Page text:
Preferably the first sheet to be applied to the mandrel or mould is built up from laminations of paper or of thin fabric or of both. The paper or fabric maybe of odd lengths and pieces or may be cut up into comparatively small squares and each piece is laid in position and secured by an adhesive. If desired a chemical setting adhesive can be employed, for example a mixture of a urea formaldehyde glue with a hardening agent or of casein and a paste made from starch. In building up this layer the pieces will overlap and may be rubbed down. The layer as a whole may on an average comprise two or three laminations. Then the filling (in'pieces of suitable size) is applied and secured by adhesive to the inner skin thus formed, the walls of the filling being of course'at right-angles to the inner skin 4 I: and showing in transverse. chain lines the position of the guillotine cuts,
Figure 8 is a plan view of 2. opened out,
Figure 9 is a plan view partly broken away, and
Figure 101s a side end view, and I Figure 11 a bottom end view of a structural element in which the cellular filling is covered on each side with plywood.
The base l2 of the silk screen apparatus has a rectangular upstanding frame 13 about a quarcellular filling ter of an inch high with finger recesses H on the frame l3) and the first operation is to attach at each point. 'Then the outer skin is again built up over the filling in the same way as the inner skin was built up.
In stream-line nacelles for certain electrical devices it is important to have a double-skin casing and it is also important that the spacing between the skins should be uniform. The above arrangement ensures such result.
The nature of this invention and of subsidiary features thereof and the manner in which the same is performed, will be appreciated from the following description of an example, reference being made to the accompanying drawings in which:
Figure Us a plan of the silk screen apparatus ready for squeegeeing the first lines of glue,
Figure 2 is a similar plan with the lid open, and with one set of lines of glue applied to a bottom sheet of cardboard or paper board.
Figure 3 is a plan similar to Figure 2 showing,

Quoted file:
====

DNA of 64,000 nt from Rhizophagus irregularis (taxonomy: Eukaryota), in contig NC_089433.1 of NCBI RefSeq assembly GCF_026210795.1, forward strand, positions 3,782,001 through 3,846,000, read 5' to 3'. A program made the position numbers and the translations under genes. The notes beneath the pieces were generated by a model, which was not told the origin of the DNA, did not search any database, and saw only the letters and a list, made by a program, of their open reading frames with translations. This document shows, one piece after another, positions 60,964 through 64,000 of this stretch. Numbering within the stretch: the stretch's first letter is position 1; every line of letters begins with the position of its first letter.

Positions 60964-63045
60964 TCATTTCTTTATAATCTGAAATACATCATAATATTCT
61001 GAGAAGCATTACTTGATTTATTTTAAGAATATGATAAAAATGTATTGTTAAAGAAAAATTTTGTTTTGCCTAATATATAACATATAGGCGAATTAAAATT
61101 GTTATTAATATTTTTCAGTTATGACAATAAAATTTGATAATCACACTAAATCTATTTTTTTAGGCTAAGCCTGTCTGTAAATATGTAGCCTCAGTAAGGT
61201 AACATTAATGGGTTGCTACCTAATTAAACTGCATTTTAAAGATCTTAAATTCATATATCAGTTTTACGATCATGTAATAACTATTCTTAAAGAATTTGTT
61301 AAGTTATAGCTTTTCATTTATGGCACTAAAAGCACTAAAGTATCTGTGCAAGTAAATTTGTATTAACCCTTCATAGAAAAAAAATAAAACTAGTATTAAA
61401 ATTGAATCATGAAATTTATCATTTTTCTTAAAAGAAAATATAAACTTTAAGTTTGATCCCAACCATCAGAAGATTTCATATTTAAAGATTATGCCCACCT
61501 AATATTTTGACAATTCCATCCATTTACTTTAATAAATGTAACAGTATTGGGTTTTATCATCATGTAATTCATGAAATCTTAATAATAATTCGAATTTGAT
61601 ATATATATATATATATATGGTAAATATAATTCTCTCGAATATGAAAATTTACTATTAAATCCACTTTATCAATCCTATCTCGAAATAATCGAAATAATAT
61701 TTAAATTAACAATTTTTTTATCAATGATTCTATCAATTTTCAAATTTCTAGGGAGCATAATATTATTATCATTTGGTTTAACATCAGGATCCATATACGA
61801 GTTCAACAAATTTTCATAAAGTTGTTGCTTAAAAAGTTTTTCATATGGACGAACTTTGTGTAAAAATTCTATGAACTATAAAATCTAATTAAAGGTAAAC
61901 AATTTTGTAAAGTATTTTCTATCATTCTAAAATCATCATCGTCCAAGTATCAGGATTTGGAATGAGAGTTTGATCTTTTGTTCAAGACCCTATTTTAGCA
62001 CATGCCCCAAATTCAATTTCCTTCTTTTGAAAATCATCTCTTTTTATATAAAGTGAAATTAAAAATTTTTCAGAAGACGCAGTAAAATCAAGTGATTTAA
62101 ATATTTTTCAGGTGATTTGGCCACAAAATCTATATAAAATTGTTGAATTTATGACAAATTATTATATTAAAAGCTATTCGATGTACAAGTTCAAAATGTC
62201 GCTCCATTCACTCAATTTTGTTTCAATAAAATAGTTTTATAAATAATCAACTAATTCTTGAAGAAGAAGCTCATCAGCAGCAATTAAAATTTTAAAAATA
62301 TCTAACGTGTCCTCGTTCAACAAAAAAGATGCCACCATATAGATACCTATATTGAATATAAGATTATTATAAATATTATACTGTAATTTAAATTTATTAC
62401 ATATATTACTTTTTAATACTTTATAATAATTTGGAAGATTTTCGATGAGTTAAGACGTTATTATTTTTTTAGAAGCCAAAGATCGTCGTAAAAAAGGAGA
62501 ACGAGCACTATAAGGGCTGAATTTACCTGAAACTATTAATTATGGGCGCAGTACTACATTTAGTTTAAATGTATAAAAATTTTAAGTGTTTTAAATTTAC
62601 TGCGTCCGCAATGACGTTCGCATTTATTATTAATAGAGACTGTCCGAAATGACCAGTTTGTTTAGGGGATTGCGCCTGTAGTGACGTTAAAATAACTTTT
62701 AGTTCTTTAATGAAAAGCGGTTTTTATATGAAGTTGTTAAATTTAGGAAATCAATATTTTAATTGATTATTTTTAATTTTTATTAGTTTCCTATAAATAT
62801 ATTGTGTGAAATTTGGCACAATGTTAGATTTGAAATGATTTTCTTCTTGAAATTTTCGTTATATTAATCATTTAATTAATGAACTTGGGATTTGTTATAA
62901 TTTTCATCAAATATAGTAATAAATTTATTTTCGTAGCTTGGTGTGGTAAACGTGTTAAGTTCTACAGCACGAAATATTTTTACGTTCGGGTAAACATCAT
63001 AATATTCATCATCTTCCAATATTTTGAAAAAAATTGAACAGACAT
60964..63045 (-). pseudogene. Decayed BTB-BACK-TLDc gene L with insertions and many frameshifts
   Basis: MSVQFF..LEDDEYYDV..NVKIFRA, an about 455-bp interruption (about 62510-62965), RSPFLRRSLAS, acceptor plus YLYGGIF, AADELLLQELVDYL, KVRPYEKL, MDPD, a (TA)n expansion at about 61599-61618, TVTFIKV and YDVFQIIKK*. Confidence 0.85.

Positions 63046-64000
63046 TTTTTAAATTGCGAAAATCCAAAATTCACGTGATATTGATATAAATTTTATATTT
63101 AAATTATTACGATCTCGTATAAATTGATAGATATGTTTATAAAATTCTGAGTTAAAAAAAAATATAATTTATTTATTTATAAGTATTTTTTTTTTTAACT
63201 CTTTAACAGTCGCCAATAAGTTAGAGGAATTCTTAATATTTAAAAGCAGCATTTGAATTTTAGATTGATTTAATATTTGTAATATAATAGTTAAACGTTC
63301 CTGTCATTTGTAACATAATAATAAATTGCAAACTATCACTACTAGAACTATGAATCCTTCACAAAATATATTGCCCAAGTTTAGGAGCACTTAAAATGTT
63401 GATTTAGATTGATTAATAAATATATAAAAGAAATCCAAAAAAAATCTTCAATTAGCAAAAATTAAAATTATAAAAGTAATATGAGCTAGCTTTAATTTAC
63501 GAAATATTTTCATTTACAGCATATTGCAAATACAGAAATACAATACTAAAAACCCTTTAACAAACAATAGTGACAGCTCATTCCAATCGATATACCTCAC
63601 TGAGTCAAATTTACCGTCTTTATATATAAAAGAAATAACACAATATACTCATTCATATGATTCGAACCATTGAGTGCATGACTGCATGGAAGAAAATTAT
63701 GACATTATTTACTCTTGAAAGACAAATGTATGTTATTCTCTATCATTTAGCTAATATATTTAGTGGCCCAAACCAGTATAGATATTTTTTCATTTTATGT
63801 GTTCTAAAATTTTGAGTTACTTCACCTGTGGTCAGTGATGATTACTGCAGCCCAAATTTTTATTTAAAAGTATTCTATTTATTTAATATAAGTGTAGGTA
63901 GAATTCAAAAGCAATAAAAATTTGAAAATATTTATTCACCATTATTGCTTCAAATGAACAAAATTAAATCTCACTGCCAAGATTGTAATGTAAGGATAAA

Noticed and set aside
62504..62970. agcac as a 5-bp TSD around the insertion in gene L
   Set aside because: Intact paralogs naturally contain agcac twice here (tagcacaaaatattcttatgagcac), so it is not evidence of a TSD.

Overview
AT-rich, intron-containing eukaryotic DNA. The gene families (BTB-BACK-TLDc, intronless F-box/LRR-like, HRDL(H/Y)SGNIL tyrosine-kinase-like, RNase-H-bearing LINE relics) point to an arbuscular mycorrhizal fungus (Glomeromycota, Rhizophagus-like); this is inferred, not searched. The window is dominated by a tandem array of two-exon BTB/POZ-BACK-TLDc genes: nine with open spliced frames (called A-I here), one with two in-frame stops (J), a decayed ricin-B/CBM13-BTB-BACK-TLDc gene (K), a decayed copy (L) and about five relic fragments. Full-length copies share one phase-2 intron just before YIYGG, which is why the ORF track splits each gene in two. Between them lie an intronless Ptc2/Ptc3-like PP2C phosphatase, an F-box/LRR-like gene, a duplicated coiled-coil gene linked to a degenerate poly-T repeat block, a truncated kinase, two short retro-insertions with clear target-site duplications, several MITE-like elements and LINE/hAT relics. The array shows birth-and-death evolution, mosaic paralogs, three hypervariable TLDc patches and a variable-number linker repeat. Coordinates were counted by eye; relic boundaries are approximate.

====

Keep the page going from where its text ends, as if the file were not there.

the lines of adhesive which have been applied to the first sheet of paper laid in register with by tacks 86 to the board [5 a sheet of cardboard I! which receives the first set of lines of adhesive I8. The base l2 at the back has upstanding pins l9 on which can slide vertically a, transom 20 to which is hinged the lid 2| carrying the screen say of fabric 22 painted or coated with the impervious varnish or resist 23 leaving the parallel pervious lines 24 extending from front to back of the screen, the lines having the same length as the sheet to be treated. It will be appreciated that if a set of lines is applied by squeegee to the sheet of cardboard H as indicated in Figure 2 and if a sheet of paper is laid on the cardboard, and if the board I5 is then shifted laterally from the position shown in Figure 2 to the position shown in Figure 3 and then another set of lines is applied by squeegee on to said paper as indicated in .Figure 3, the second set of lines will be staggered in relation to the first and so on. After an appropriate number 01 sheets (say 200) have been treated and piled up in this way a sheet of cardboard is laid on the top and pressed down so as to adhere to the to; sheet with the adhesive lines on said sheet and the result is a book or pile as shown in Figure 6. This book or pile is cut in a guillotine along the chain lines 25 at right-angles to the lines of adhesive i8, and each slice can be opened out as indicated in Figure 8 to form a filling having a honeycomb or lattice structure as indicated at 25. In Figures 9, l0 and 11 plywood boards 21 are shown stuck to each side of the filling. In making an article such as a board or panel or door, the peripheral spaces between the plywood sheet: may be cleared away for a short depth and filled up with a setting filler such as plastic Wood. This filler may be of thermoplastic material and may be applied manually by a little trowel or equivalent. In place of plywood, glass fibre cloth may be used. As explained above, the filler may be treated with a metallised varnish to render it proof against moisture or water vapour.